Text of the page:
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World leaders focus on how to punish Russia over Ukraine


In this image made from UNTV video, Ukraine’s Ambassador to the United Nations Sergiy Kyslytsya speaks during an emergency meeting of the UN Security Council at the headquarters from the UN, Monday, February 21, 2022. (UNTV via AP)


With the smell of war in the air over Europe, world leaders weathered the shock of Russian President Vladimir Putin’s order to deploy troops to breakaway regions in eastern Ukraine and they focus on producing as strong a reaction as possible.

Germany has taken the first big step by taking steps to halt the process of certifying the Nord Stream 2 gas pipeline from Russia – a lucrative deal long sought by Moscow but criticized by the United States for increasing dependence on the gas pipeline. Europe to Russian Energy Supply.

The West insisted that Putin’s bold moves in Ukraine violated countless international agreements and that since words of diplomacy had failed, it was time for action.

With Western powers having long made it clear that the fate of Ukraine was not worth a hot and direct military confrontation with Russia, and the potential for world war, sanctions were the only limited option to crystallize their anger.

“No lows too low, no lies too blatant, no red lines too red to cross,” Lithuanian Prime Minister Ingrida Simonyte said as she summed up the political disgust felt from Europe to North America and democracies hugging Russia’s borders in Asia like Japan and South Korea. .

However, Putin continued to destabilize the world with a strategy where confusion over the true extent of an invasion, which would automatically attract major sanctions, remained hazy and debatable.

Russia says it is sending what it considers ‘soldiers of peace’ to eastern Ukraine, but European Union foreign policy chief Josep Borrell has stressed that it they were “troops” on sovereign Ukrainian territory.

“I wouldn’t call it a full-fledged invasion, but Russian troops are on Ukrainian soil,” Borrell said.

The latest developments were enough to force the 27-nation bloc into high alert mode, and EU foreign ministers will decide later on Tuesday how much to cut a first batch of sanctions.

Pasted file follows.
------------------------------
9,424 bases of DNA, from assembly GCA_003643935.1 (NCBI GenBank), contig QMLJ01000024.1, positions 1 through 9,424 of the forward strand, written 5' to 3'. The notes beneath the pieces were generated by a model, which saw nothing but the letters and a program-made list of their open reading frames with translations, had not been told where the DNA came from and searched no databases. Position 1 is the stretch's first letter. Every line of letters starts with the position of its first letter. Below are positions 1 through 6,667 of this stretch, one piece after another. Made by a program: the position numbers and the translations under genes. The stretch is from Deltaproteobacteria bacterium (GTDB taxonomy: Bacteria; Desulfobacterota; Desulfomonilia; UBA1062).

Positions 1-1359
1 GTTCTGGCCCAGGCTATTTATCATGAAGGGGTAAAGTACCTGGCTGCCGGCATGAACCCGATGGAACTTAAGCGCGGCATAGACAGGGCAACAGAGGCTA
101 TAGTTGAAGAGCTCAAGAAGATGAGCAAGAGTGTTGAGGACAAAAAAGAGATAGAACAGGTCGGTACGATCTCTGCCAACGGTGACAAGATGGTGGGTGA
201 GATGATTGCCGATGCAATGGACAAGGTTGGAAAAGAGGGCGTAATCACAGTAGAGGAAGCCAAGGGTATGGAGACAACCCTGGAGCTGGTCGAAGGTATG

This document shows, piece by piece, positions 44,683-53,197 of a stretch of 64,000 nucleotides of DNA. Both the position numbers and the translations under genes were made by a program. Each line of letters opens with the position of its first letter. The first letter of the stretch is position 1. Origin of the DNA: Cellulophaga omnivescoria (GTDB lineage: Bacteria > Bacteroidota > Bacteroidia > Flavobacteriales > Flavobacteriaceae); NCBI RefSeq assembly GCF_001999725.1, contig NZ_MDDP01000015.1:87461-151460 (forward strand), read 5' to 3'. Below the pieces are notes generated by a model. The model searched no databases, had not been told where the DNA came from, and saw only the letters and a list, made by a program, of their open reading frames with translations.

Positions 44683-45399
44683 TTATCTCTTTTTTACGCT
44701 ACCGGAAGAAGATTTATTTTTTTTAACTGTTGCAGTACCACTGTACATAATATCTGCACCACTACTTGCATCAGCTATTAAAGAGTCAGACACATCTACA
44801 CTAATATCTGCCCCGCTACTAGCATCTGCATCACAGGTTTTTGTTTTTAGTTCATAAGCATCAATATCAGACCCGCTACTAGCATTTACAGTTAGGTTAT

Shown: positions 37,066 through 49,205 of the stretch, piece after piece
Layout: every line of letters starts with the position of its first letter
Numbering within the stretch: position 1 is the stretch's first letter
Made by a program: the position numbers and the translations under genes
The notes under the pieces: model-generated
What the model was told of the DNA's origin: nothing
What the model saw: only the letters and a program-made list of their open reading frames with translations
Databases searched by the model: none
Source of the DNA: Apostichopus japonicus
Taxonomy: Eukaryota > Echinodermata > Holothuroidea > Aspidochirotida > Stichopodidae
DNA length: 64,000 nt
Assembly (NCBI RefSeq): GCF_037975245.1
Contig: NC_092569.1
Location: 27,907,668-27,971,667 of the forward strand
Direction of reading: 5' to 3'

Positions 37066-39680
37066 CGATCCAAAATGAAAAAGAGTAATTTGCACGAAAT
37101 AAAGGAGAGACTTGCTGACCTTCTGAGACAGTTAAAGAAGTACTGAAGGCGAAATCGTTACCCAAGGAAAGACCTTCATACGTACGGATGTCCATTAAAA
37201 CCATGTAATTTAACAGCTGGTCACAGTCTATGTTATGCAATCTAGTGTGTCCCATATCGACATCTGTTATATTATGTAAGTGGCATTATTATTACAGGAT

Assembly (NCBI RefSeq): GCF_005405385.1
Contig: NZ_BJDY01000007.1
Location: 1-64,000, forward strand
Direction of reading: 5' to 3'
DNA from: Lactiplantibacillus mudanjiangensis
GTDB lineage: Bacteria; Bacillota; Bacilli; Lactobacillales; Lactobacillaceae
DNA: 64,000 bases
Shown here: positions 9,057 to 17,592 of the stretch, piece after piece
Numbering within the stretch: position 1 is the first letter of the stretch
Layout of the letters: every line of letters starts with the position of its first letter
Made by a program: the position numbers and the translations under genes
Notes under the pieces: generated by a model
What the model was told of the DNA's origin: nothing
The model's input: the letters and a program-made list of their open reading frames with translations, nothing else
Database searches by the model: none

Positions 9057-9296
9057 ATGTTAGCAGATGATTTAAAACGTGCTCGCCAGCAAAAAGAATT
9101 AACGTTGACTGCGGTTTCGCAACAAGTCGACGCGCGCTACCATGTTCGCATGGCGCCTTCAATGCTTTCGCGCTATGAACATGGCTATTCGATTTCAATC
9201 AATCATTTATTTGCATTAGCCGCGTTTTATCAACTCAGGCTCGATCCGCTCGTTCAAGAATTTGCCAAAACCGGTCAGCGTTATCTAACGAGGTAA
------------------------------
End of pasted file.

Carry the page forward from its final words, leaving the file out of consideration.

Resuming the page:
It would probably stop long before the “massive” package threatened by the EU and Washington for a full military invasion of national territory that Kiev still controls.

“How we respond will define us for generations to come,” Simonyte said.

Too much too soon, however, could also harm the international response, Austrian Chancellor Karl Nehammer has said.

“There are a variety of sanction options that now need to be used in a targeted way, because we have to assume that we haven’t reached the peak of escalation yet,” he said.

A conflict could devastate Ukraine and cause huge economic damage across Europe, which relies heavily on Russian energy. But Asian nations are also worried.

President Moon Jae-in told his officials to prepare for the economic fallout in South Korea if the Ukraine crisis escalates and US-backed countries impose tough economic sanctions on Russia.

Hopes are dwindling as to the possibility of averting a major conflict. Putin’s directive came hours after he recognized Ukraine’s two breakaway regions, building up Russian military support and antagonizing Western leaders who view it as a violation of world order.

Putin blamed NATO for the current crisis and called the US-led alliance an existential threat to Russia.

The global condemnation came amid growing skirmishes in eastern parts of Ukraine that Western powers believe Russia could use as a pretext for an attack on democracy in the face of Europe that has defied Moscow’s attempts to bring it back into its orbit.

New Zealand Foreign Minister Nanaia Mahuta said there was no basis in international law for Putin to recognize Ukraine’s breakaway regions.

“We fear that this is a calculated act by President Putin to create a pretext for an invasion, which would be an overt act of aggression. We again call for urgent diplomatic efforts to find a peaceful solution,” Mahuta said in a statement.

Those in the saddle between Russia and the West were in an uncomfortable position.

NATO member Turkey, which has close ties with Ukraine and Russia, criticized Moscow’s decision to recognize the independence of eastern Ukraine’s regions.

“We consider this decision by Russia to be unacceptable,” Turkish President Recep Tayyip Erdogan said. “We reiterate our calls on the parties to respect common sense and international law.”

China, Russia’s traditional ally, issued a cautious note, urging restraint and a diplomatic solution to the crisis.

Washington could be much simpler. The White House issued an executive order aimed at restricting investment and trade in breakaway regions, and additional measures – likely sanctions – were to be announced on Tuesday. These sanctions are independent of what Washington has prepared in the event of a Russian invasion, according to a senior administration official who briefed reporters on condition of anonymity.

With around 150,000 Russian troops massed on three sides of Ukraine, the United States warned that Moscow had already decided to invade. Yet President Joe Biden and Putin tentatively agreed to a meeting brokered by French President Emmanuel Macron in a last-ditch effort to avert war.


Foster Klug reported from Tokyo. AP reporters from around the world contributed.


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